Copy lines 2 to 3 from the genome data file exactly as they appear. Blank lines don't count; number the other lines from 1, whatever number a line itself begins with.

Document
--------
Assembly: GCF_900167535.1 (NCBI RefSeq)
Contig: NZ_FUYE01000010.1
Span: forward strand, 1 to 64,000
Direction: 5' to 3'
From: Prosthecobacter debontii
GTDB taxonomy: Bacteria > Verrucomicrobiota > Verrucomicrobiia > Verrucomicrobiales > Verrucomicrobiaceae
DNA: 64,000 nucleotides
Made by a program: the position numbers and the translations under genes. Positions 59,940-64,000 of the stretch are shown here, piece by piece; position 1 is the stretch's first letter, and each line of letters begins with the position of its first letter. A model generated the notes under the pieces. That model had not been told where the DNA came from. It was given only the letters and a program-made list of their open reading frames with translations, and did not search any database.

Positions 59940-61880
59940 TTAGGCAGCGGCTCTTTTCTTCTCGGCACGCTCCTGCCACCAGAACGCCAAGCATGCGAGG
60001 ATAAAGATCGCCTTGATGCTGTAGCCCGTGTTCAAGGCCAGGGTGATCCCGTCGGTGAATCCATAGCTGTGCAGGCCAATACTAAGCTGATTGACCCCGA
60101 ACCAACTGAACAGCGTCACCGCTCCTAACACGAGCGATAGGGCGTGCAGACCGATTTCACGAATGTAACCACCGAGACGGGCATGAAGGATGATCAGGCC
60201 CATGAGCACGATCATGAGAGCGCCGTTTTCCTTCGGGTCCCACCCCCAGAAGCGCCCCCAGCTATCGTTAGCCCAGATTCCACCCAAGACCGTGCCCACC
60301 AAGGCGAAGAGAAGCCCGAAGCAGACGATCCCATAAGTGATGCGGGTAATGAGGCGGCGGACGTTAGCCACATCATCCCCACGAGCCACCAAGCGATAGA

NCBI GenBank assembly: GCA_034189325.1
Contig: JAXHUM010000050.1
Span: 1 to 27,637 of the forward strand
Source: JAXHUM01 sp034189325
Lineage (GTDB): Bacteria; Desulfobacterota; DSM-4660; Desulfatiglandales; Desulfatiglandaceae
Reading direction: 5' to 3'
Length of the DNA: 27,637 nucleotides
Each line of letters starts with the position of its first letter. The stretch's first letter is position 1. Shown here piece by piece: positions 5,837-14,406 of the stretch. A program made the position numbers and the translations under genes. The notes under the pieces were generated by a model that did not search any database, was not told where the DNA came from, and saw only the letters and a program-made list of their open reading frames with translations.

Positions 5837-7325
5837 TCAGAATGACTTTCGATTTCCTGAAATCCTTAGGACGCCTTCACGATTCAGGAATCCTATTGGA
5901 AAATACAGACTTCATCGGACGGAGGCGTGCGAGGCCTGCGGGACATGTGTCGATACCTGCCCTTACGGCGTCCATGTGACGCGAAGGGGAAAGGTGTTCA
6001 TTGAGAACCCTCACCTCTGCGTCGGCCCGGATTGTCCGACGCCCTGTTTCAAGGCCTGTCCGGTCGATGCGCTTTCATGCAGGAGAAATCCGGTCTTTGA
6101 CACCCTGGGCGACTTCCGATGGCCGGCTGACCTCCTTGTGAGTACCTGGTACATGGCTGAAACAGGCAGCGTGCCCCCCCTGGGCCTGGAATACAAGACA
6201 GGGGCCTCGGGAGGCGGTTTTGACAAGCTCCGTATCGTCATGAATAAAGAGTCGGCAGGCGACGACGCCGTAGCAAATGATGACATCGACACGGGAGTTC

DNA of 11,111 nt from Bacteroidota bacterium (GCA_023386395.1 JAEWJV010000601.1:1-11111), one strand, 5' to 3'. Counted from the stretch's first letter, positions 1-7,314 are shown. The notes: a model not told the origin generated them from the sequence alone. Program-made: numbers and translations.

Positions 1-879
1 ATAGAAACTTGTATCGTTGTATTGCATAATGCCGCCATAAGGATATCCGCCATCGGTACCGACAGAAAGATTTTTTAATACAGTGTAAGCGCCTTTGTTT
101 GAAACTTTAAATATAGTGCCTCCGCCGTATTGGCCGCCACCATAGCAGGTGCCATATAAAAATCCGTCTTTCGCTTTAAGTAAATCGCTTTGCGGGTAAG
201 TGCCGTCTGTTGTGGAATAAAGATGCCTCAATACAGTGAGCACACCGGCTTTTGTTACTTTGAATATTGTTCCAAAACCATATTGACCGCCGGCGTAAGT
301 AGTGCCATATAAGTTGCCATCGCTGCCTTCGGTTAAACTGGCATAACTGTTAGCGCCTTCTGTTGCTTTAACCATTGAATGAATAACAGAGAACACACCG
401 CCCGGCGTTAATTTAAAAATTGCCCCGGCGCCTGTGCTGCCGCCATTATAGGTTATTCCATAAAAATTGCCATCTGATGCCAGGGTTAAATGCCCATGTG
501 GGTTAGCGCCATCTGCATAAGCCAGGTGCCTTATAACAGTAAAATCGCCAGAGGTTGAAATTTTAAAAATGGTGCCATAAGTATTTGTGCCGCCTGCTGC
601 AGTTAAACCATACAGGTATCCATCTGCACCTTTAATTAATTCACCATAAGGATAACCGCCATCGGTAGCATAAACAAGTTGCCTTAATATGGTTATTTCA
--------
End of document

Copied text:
Contig: NZ_FUYE01000010.1
Span: forward strand, 1 to 64,000